‘‘Once upon a time,” begins a quite extraordinary editorial in the New York Times from late last year, “it was the United States that urged all nations to obey the letter and the spirit of international treaties and protect human rights and liberties. American leaders denounced secret prisons where people were held without charges, tortured and killed. People in the rest of the world … respected the United States for its values.” A fairy-tale history, but then the editorial gets real: the Bush administration has dishonoured this history. They condoned the systemic practice of torture and ill-treatment in secret extra-legal detention centres; they covered up and lied at domestic and international levels. And the interrogation methods used – such as the infamous water-boarding technique (simulated drowning) – fit all known definitions of torture. The White House could never acknowledge this. So its lawyers “concocted documents” to redefine torture to “neatly exclude” the things American jailers were doing and to free them and their political masters from all accountability.

Whoosh: in an ordinary 800-word editorial (no legal arguments, no shocking exposés), the mainstream national “newspaper of record” takes as obvious what legal scholars, moral philosophers and human rights activists have been struggling to establish for some eight years. Forget all those debates, articles and conferences, all those vitriolic attacks on the UN and international law; surely you know that we Americans torture but pretend that we don’t? All those claims made by what the White House scornfully called the “reality-based community” are true after all.

This ready acknowledgement of the once unspeakable has led in two directions. The first is to construct narratives to make sense of what’s happened. How did the US come to adopt a policy of state-sanctioned torture that was soon approved or at least passively condoned by most of the population? Is this American exceptionalism at work – or an example of Good People doing Bad Things under Exceptional Circumstances (another emblematic episode of torture by democracies – France in Algeria, Israel in the Occupied Territories, and Britain in Northern Ireland)? A more radical counter-narrative insists that there is no historical break to explain; torture is continuous with the American past. This thesis appears in recent books with titles like American Methods: Torture and the Logic of Repression (by Kristian Williams) and Truth, Torture and the American Way (Jennifer Harbury). There is an even more portentous narrative: the Return of Torture at the global level. From 11 September onwards we allegedly entered the “Age of Torture”: the catastrophic threat of terrorism to personal and public security allows all previous inhibitions and prohibitions to be suspended.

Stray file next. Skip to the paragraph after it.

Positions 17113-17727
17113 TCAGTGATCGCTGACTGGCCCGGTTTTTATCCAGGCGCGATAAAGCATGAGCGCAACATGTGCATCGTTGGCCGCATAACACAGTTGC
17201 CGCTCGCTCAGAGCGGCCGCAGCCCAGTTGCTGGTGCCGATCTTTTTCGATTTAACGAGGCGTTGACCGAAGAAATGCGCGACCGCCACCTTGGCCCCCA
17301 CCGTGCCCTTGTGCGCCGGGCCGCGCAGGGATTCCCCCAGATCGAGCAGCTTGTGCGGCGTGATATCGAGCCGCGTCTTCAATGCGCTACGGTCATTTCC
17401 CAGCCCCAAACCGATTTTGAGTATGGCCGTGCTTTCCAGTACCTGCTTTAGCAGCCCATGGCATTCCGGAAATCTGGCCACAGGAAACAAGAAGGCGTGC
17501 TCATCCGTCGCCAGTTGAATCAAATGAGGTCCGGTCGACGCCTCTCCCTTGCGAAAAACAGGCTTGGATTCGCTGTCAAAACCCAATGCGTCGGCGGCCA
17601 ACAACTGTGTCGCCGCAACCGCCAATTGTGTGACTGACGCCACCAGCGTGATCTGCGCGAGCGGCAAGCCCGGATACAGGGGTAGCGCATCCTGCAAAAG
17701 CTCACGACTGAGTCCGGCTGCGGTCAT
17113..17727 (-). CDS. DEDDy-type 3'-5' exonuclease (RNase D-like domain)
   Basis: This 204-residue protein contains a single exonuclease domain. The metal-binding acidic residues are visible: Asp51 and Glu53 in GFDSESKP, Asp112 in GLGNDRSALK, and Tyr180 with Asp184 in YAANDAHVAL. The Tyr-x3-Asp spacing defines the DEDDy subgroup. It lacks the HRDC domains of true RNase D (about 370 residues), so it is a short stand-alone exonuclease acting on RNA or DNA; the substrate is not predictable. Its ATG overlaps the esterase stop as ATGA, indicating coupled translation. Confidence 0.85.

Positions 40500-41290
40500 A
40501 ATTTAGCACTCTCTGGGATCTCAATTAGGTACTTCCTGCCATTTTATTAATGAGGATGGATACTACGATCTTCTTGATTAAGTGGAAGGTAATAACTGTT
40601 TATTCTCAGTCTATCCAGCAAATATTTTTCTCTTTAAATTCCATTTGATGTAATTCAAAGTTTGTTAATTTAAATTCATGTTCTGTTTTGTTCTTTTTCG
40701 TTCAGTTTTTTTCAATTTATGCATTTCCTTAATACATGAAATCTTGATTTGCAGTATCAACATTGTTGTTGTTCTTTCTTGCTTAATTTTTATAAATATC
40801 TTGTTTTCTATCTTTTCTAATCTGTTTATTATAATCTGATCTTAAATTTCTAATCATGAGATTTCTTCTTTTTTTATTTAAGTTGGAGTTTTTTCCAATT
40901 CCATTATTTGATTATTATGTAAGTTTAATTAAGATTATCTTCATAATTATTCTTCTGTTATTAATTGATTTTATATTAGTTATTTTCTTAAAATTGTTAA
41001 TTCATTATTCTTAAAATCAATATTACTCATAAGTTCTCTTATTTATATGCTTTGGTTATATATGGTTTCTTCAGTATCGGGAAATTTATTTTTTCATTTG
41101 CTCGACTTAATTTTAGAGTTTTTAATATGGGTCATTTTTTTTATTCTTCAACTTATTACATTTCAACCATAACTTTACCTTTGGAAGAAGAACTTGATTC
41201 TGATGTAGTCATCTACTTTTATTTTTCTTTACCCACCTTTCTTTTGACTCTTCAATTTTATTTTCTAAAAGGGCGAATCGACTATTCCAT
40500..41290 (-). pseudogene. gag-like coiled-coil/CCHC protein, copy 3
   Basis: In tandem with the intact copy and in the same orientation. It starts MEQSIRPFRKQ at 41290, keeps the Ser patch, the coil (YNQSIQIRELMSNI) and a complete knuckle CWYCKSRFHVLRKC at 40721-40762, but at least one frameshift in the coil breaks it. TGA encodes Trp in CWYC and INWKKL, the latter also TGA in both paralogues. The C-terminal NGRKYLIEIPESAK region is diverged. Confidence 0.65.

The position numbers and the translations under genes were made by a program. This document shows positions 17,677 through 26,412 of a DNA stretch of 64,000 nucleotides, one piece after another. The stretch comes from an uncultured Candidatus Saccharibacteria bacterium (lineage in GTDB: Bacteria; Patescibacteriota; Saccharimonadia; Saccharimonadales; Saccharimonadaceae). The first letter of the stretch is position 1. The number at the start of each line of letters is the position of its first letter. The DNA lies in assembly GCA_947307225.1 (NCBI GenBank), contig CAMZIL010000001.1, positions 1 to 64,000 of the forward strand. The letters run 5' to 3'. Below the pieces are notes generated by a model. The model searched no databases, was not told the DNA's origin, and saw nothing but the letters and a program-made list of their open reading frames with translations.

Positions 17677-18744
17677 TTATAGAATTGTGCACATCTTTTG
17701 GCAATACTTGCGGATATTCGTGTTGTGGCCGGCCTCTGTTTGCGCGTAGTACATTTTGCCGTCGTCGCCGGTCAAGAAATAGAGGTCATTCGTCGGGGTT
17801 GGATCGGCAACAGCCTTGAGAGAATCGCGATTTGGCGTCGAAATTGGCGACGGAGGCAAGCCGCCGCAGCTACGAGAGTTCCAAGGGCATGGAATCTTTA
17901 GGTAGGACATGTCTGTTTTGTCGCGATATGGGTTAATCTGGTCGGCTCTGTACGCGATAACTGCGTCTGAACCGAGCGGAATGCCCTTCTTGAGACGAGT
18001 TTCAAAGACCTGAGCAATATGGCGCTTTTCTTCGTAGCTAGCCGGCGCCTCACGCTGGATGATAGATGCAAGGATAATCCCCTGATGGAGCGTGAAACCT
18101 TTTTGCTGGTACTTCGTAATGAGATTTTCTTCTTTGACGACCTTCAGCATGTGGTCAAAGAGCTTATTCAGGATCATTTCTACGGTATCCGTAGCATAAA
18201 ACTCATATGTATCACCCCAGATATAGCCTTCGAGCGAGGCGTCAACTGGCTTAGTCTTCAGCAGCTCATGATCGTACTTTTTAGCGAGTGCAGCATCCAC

The threat of terrorism is taken to explain the need for innovative and pro-active measures to protect democracy and security. This leads to the second set of questions posed by the New York Times editorial. If torture can be defended like this, then perhaps it should be. The time has come to demystify the Enlightenment taboo. The policy thought to have been relegated to the dustbin of history (Zola wrote in the 19th century that the word “torture” could be erased from future dictionaries) is now reopened for discussion. The debate “for” and “against” torture becomes more than a classroom exercise for jurisprudence students. White House lawyers now actually talk about a “new paradigm” for discussing torture. This starts by formalising exceptions, rather than with the essential logic of the prohibition against torture – which is exactly like the prohibition against rape, genocide or slavery. The point of a prohibition being absolute is that no circumstances allow exceptions.

The creeping re-legitimation of torture is not a simple story of “pure” legality being hijacked by political interests. Law is a “plastic medium of discourse”. This means that the appeal to righteous justifications is invariably combined with the quite different but equally lethal claim that what is being done is not torture anyway. The bad press received by Judge Michael Mukasy, President Bush’s recent nominee for Attorney-General, dwelt on Mukasy’s apparent doubts about whether water-boarding is “really” torture. But Mukasy expressed a more radical doubt: whether the provisions of the Geneva Convention even apply to today’s enemy combatant who is “a very different kind of person” – not the same kind of person, that is, whom the Enlightenment had in mind.

Hardly the time for “radicals” to be posturing about the welcome death of Enlightenment values. Auschwitz survivor Jean Amery once recalled a momentary vision of his Nazi torturer reaching out for an implement of pain while still “stored in his head” is something of Kant, Hegel and the Nine Symphonies. This is obviously a call to take these values more rather than less seriously.